Nintendo Switch

Wobbledogs on Switch Made Me Wish for a Mouse

Wobbledogs on Switch Made Me Wish for a Mouse

There are certain games you look at and go, “Sure, that’d be a great fit on the Nintendo Switch.” When, when they are there, it might not be immediately ideal. Like yes, the nature and spirit of Wobbledogs makes a Switch port seem like it’d be fantastic. In many ways, it is! It definitely fits the tone of the console-slash-handheld. But at the same time, the remnants of the PC version’s launch scheme can sometimes make it less than ideal.

To get an idea of why an issue comes up, it’s best to understand what Wobbledogs is. Remember the old Petz games on PCs? The ones that would even allow breeding. You’d see different traits from the parents carry on to future generations. Wobbledogs is a sillier version of that. You raise dogs, feeding them food-like substances, encouraging them to pupate to reach their mature states, and then fertilizing dog eggs to pass on the traits you think are cool to develop new “dogs.” As you accomplish goals, you can eventually increase the decorations in their enclosure. You also unlock new flora effects from feeding dogs different substances and encouraging different sorts of traits. So a dog can start out with a pink body and purple head and legs, but eventually feature a tail, different color schemes, and shorter legs. Or, you know, if you play long enough number of legs, eyes, and sort of wings. (Yes, essentially a Wobbledog dog can become a being not unlike a biblical angel.)

It’s very silly.

Wobbledogs on Switch Made Me Wish for a Mouse

Since much of the nature of the game is watching and experimenting with conditions to see what happens next, it seems like Wobbledogs would be a good indie fit on the Switch. It absolutely is! It works as something to leave up on the side while you do other things, occasionally checking in on your dogs to see what’s going on or they dug up. It’s fun to play for a few minutes between other games.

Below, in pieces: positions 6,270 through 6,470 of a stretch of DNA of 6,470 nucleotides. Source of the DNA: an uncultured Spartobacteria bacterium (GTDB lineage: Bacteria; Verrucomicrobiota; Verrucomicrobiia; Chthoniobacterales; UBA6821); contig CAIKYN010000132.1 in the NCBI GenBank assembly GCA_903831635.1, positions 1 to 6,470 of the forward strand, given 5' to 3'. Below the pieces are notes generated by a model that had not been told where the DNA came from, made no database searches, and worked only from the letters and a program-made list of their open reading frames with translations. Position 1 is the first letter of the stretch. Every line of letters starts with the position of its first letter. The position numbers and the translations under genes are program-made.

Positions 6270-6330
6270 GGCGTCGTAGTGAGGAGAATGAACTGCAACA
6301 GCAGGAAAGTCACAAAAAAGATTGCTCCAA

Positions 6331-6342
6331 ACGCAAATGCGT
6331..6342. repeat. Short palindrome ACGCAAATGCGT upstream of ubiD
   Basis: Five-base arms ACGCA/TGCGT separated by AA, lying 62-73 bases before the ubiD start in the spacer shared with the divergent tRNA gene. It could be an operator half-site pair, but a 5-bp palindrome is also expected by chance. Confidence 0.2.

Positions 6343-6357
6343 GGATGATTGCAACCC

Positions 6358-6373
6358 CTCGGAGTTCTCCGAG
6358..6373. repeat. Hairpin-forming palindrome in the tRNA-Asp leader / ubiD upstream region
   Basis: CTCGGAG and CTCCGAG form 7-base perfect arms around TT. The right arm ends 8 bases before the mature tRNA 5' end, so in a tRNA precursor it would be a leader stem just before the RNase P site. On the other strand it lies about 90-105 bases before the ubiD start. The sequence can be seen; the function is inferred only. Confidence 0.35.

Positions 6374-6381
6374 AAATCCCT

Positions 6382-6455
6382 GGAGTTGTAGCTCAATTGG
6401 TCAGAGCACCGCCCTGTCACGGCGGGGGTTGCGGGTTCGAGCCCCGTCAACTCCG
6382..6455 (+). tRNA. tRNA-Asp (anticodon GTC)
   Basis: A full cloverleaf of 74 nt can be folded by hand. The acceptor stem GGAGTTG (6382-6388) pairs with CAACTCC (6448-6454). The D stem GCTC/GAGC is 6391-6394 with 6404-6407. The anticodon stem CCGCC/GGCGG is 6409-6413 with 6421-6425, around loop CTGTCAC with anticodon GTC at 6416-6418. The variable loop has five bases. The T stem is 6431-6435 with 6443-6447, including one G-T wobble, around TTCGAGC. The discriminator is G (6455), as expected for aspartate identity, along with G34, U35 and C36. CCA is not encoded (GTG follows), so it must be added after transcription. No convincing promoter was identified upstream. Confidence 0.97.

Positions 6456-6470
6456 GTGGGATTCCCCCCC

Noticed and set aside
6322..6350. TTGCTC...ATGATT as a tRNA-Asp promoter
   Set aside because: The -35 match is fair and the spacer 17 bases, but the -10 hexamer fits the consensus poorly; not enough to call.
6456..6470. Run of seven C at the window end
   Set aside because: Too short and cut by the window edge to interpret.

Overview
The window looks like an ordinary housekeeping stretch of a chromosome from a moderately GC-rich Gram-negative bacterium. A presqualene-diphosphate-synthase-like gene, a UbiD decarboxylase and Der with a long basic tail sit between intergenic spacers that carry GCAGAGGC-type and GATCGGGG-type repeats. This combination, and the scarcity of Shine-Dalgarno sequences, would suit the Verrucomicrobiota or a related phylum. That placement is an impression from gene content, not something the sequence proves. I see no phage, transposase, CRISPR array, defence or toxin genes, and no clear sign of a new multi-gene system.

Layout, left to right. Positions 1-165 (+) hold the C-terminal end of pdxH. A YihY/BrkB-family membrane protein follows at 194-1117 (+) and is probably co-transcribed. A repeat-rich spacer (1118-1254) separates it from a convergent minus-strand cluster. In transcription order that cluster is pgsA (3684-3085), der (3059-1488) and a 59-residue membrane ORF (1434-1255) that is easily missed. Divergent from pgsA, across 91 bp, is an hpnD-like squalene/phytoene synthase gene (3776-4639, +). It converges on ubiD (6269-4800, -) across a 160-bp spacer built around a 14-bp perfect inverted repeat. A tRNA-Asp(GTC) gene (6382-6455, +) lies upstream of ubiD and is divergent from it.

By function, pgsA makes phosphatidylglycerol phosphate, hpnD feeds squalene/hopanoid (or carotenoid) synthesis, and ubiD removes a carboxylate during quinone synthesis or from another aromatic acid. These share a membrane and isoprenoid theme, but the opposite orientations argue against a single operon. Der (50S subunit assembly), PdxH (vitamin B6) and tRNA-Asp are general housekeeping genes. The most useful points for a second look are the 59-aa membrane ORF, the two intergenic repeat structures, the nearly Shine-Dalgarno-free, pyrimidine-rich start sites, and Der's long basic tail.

However, since a lot of the game involves clicking on dogs to select actions, clicking on things or locations to direct them to do things, and clicking around the environment to place or grab items, it isn’t always easy to properly find the dogs or accomplish actions. For example, when dogs enter their cocoons to begin the next stage of their life, they become suspended from the ceiling of their enclosure. However, actually clicking them to cause them to hatch isn’t easy. The button to change the current type of food and to spawn a piece of food product are quite close together, which again can make things a little tricky. Say a dog digs up some dirt clumps that can become food. Those tend to not go too far from the hole, which means selecting the correct item can be a pain. There isn’t the same precision a mouse provides. You can still do all of these things, to be sure. It just doesn’t feel as user-friendly as a PC version with a mouse. This is exacerbated by the fact that there are no touchscreen controls.

As a more minor issue, the Wobbledogs Switch version begins each session by asking someone to set the controllers. If you’re using a Switch in Handheld mode, you need to detach the Joy-cons, even though after that prompt you can reattach the Joy-cons to the side and play as normal. It’s an odd decision. I’m using a Switch OLED, so it isn’t any problem. It makes me wonder what someone using a Switch Lite would need to do.

However, I did encounter an issue after adding my second room that the game started grinding to a halt. Dogs ended up stuck with their heads pitched backward. They’d awkwardly hop places, rather than bumble about. Deleting the extra room did fix things. But it is an issue in a game in which elaborate dogs and compounds is an eventual goal. While the control scheming having issues isn’t great, the game grinding to a halt when you start to expand is worrying.

Wobbledogs is still an incredibly silly sandbox on the Switch. It’s the same sort of game people who grew up on classic Petz games or Viva Pinata would get a kick out of playing. However, it isn’t the most comfortable on the system. There are times when it really reminds you how valuable a mouse can be.

Wobbledogs is available for the Nintendo Switch and PC.

Jenni Lada
Jenni is Editor-in-Chief at Siliconera and has been playing games since getting access to her parents' Intellivision as a toddler. She continues to play on every possible platform and loves all of the systems she owns. (These include a PS4, Switch, Xbox One, WonderSwan Color and even a Vectrex!) You may have also seen her work at GamerTell, Cheat Code Central, Michibiku and PlayStation LifeStyle.